Press Release 98-005
Japan Catching U.S. in Some Scientific and Technological Indicators
January 28, 1998
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Some of Japan's leading indicators of science and technological strength have caught up with or surpassed those of the United States, a special report by the National Science Foundation's (NSF) Division of Science Resources Studies (SRS) concludes.
The report, The Science and Technology Resources of Japan, says Japan leads the U.S. in the percent of its Gross Domestic Product (GDP) invested by government and industry in non-defense research and development (R&D). It also says that Japan outpaces the U.S. in the percent of its GDP invested by government in civilian R&D.
The report describes Japan's growing awareness that it needs more advanced industries based on fundamental science. This awareness culminated in a 1995 Science and Technology Basic Law, and the decision to double the government R&D budget by the year 2000 or shortly thereafter.
"Like us, Japan has been dealing with a large national debt, a public eager to balance the budget and a private sector that prefers to see a smaller government," Jean Johnson, the report's author, explained. "Although Japan has been experiencing slower economic growth in the 1990s than most other industrial nations, its government has chosen to increase funding of science as an investment in the future."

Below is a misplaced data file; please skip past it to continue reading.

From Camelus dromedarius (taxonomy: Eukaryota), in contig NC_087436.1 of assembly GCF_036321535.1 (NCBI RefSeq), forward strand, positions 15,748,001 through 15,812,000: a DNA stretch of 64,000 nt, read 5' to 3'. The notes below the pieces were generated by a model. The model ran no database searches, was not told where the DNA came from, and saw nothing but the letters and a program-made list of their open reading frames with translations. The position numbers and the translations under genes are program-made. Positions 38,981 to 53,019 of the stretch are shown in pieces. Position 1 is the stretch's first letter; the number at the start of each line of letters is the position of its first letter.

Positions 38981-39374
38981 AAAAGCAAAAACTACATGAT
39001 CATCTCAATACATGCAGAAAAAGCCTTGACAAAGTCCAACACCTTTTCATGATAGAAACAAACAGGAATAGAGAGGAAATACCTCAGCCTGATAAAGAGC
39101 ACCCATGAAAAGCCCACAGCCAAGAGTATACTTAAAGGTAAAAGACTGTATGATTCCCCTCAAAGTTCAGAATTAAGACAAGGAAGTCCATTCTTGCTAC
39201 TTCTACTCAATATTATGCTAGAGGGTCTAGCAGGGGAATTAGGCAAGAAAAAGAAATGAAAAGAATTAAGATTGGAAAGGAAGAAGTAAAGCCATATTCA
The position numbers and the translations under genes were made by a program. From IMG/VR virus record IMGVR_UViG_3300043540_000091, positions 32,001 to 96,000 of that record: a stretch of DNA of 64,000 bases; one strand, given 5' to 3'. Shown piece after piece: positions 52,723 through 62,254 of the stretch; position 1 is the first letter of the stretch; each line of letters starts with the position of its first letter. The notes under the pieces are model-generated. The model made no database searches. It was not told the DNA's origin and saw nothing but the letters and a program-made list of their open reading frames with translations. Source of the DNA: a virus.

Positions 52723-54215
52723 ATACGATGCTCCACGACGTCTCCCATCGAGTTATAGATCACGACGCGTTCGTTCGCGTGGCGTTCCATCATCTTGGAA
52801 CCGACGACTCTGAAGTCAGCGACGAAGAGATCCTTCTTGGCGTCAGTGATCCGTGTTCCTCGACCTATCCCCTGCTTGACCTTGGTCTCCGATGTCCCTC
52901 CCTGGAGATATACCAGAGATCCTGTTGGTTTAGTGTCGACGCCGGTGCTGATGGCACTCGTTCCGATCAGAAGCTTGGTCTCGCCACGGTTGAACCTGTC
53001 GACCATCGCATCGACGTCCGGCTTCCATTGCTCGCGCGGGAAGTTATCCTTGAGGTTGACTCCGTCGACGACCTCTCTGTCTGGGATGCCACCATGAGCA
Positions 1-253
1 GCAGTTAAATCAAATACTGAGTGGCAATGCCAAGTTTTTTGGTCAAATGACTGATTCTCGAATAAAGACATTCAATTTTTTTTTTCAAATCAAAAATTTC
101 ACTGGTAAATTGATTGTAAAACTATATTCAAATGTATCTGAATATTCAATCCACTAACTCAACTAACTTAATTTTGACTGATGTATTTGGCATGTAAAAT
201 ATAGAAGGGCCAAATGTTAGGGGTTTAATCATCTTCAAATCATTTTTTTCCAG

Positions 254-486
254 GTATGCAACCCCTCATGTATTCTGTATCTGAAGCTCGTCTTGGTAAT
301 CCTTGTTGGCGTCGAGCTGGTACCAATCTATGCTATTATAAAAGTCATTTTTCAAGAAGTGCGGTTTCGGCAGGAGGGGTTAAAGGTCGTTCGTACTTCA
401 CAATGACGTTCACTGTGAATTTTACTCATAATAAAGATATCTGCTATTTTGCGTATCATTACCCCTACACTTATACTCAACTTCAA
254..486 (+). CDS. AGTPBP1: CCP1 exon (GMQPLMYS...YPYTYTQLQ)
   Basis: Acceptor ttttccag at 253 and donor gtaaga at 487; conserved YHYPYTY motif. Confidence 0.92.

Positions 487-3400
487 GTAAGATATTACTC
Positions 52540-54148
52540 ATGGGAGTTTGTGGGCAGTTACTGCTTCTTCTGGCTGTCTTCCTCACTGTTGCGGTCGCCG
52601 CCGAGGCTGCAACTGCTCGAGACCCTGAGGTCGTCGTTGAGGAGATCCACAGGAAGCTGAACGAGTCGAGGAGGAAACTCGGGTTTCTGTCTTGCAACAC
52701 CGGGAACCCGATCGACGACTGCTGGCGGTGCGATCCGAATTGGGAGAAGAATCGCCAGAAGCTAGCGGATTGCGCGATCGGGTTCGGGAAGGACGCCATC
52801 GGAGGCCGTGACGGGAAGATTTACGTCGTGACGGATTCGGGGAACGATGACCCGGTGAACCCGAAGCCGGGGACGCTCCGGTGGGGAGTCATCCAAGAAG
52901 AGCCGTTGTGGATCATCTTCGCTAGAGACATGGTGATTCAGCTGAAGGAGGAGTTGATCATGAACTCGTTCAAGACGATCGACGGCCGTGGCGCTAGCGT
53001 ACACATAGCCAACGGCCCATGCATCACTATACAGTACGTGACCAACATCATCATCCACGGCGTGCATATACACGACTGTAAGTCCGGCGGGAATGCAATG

The increased investment in science is seen in Japan as an important aspect of the nation's recovery from recession and for long-term, sustainable national growth and development, says the report.
The report also reveals where Japan lags behind the U.S.: in R&D expenditures for higher education; in output in competitive research funding at universities; and in its share of the world's influential scientific articles.
Japan is attempting to address its current weaknesses in research through increased government budgets targeted specifically for universities and national labs, expansion of doctoral programs and more emphasis on basic research, the report states.
Japan's efforts could have a potentially positive influence for the international research community, the SRS report's summary chapter says. It explains that Japan's additional research funds are being earmarked for international cooperation on global issues such as food, energy, the environment and infectious diseases. Japan is also contributing more to basic research projects, such as the Human Frontiers and the Human Genome Project.
Johnson notes that further monitoring will be done of Japan's new R&D investment strategy -- especially for its impact on Japan's technological capability and economic recovery -- and because of the important insights it will provide policy makers and students in international development.
Editors: For the complete report, see: http://www.nsf.gov/statistics/nsf97324/
William C. Noxon, NSF, (703) 292-8070, firstname.lastname@example.org
Jean Johnson, NSF, (703) 292-8777, email@example.com
The National Science Foundation (NSF) is an independent federal agency that supports fundamental research and education across all fields of science and engineering. In fiscal year (FY) 2015, its budget is $7.3 billion. NSF funds reach all 50 states through grants to nearly 2,000 colleges, universities and other institutions. Each year, NSF receives about 48,000 competitive proposals for funding, and makes about 11,000 new funding awards. NSF also awards about $626 million in professional and service contracts yearly.
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